Where is Emergency Lighting Required
Where is emergency lighting required?
- Exit Routes
- Closed Rooms
- Directional Changes
- Uneven Flooring
Every building should have its own emergency lighting system to light up areas should the electrical supply be interrupted or if there’s a fire hazard. The performance of your lighting system can severely impact the safety of your building. It requires strict compliance when designing and installing it in your building. If these systems are not properly installed or if there are violated codes, occupying your building can be delayed. Having a clear understanding of where to install these systems can make building management easier.
Emergency lighting ensures that light is provided automatically during emergencies during evacuations or similar situations. Power for emergency lighting is derived from the batteries mounted in the device or a central battery from emergency fittings. As a building manager, it’s important to follow fire safety guidelines. This goes beyond your sprinklers and alarms. You need to install emergency lighting as well. Here’s where you need to install them.
All exit routes in your building must be illuminated. This is for the benefit of your occupants with normal vision. It allows them to see a clear path should the ordinary lights shut off. Place your emergency lights in areas such as hallways, corridors, and stairwells. Keeping these areas well-illuminated will guide people to safety. These backup lights can also serve as an early warning sign for anyone who isn’t aware of the current situation. Combined with your fire protection system, you can ensure the safety and integrity of your building and employees.
Closed rooms also need emergency lighting. If you have rooms larger than a broom closet, with no windows present, it’s best to be safe and follow the rules. Add emergency lighting to these areas. Internal rooms, storage areas, and bathrooms usually don’t have windows. Emergency lighting can help out during emergencies so don’t skip out on these important areas.
Directional changes, especially abrupt ones can cause accidents in hallways. If you have corridors that sharply change directions, it’s optimal to install emergency lighting to illuminate these places. It can be hard to see around corners and emergency lighting will help building occupants see where they’re going.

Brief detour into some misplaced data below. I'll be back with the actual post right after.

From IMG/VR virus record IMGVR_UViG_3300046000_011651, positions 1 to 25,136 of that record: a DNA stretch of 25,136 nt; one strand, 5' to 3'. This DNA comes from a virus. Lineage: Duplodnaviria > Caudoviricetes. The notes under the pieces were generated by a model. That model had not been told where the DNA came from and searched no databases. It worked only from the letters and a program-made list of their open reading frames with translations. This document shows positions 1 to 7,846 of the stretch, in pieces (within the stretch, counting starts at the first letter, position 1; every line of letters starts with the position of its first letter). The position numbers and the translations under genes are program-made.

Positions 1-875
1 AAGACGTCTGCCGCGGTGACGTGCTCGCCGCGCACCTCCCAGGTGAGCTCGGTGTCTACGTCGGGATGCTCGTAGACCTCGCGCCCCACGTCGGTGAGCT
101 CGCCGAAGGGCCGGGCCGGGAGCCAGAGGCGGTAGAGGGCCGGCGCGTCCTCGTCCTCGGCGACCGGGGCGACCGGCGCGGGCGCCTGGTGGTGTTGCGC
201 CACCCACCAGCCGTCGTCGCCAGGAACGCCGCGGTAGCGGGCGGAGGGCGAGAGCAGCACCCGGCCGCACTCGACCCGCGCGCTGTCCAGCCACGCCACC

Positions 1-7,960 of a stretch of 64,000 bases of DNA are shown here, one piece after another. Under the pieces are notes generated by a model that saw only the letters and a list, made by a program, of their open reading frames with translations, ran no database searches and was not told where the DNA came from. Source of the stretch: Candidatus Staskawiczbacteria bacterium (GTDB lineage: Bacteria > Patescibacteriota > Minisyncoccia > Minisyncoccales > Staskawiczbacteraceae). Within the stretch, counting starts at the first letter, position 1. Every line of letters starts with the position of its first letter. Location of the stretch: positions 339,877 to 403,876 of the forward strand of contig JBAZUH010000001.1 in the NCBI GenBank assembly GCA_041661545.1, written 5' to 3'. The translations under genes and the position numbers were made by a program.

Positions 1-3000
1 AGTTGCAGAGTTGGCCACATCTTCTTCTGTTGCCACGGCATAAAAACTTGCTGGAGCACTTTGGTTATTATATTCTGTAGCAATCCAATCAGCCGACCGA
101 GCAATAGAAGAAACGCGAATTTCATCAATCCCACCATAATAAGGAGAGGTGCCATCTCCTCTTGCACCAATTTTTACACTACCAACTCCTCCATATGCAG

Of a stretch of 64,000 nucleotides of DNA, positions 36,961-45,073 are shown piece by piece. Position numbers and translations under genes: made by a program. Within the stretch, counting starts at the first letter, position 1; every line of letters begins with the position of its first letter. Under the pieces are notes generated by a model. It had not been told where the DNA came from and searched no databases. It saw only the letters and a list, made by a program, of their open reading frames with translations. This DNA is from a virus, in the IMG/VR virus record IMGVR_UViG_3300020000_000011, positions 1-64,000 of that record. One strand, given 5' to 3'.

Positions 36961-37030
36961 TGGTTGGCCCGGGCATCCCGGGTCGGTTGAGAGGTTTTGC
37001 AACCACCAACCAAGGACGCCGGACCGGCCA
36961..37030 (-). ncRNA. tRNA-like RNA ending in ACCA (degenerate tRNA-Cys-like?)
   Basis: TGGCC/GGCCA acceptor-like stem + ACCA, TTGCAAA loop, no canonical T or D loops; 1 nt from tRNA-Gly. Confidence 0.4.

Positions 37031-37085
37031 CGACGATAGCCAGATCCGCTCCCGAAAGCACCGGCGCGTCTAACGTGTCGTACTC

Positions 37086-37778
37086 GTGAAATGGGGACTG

Uneven flooring can cause accidents when moving towards escape routes. To make sure that it’s safe, emergency lighting is always welcome to prevent danger. Uneven flooring can be ramps, sloped floors, and single steps. This can prevent any mishaps due to missing a step or slipping. If you have high-traffic areas with uneven flooring, properly angle and install an emergency light there.
Escalators are not part of the escape route. During emergencies, escalators are hazardous and can cause a lot of accidents. Most experts would recommend using the stairs at all times. However, there’s still a need to illuminate these areas. These hazardous areas can be avoided with a properly installed emergency lighting unit.
Like escalators, elevators are not a valid escape route. However, some may be using the escalator during the emergency. They might not be aware of what’s happening if not properly informed. Should they get out of the elevator, emergency lighting can illuminate the way to safety as well as notify them of an emergency alongside any alarms.
Workers that are operating below ground where natural light is hard to find are much more prone to danger and accidents. Generators and other high-risk areas are prone. To help prevent any problems and accidents, sufficient lighting during an emergency can reduce the risk of accidents exponentially.
Installation of these emergency lights is quite easy but you will need to install them in the right angles and spacing. This prevents any excessively bright areas while also properly illuminating any dark spots. Uneven lighting can leave the area and whoever is within the vicinity vulnerable. Remember that your goal for emergency lighting is visibility during emergencies. An expert can help you will installation so be sure to ask for their assistance.
Allowances can be done if there are areas in your building with adequate natural lighting. Large windows create enough natural light that you may skip out on installing emergency lighting in these areas. Make sure to properly assess the area first and see if there are any potential blind spots. Even with large windows, a significant blind spot can put your employees in danger. When in doubt, it’s much safer to install emergency lighting using the right angle for added protection.
Before even occupying your establishment, you need to make sure that you’re following all safety codes. This includes the proper installation of your emergency lighting system. These systems will help keep your building and people safe during emergencies. Glossing over these important aspects of your building management will delay operations. Be vigilant and be an effective building manager by properly maintaining and installing emergency lights and fire safety systems.